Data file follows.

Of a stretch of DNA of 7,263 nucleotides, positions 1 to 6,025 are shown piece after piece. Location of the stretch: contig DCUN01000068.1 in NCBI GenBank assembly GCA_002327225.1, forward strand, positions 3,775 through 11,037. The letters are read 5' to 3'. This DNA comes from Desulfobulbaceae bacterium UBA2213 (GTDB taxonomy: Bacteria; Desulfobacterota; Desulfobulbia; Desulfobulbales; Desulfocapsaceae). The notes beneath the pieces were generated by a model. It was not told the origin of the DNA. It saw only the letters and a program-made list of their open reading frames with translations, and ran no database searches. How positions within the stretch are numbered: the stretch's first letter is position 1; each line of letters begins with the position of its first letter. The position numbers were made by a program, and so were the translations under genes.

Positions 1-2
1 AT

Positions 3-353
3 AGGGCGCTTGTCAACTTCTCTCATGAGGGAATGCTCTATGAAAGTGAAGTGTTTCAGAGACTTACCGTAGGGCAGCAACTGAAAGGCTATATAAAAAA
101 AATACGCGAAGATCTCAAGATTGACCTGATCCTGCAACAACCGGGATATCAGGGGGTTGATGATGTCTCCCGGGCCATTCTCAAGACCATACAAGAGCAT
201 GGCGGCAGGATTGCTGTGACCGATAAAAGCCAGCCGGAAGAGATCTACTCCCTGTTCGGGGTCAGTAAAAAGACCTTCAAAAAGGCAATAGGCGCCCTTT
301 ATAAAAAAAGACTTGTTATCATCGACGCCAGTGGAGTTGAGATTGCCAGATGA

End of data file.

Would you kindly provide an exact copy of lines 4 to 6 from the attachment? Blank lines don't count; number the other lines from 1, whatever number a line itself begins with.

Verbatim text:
Positions 3-353
3 AGGGCGCTTGTCAACTTCTCTCATGAGGGAATGCTCTATGAAAGTGAAGTGTTTCAGAGACTTACCGTAGGGCAGCAACTGAAAGGCTATATAAAAAA
101 AATACGCGAAGATCTCAAGATTGACCTGATCCTGCAACAACCGGGATATCAGGGGGTTGATGATGTCTCCCGGGCCATTCTCAAGACCATACAAGAGCAT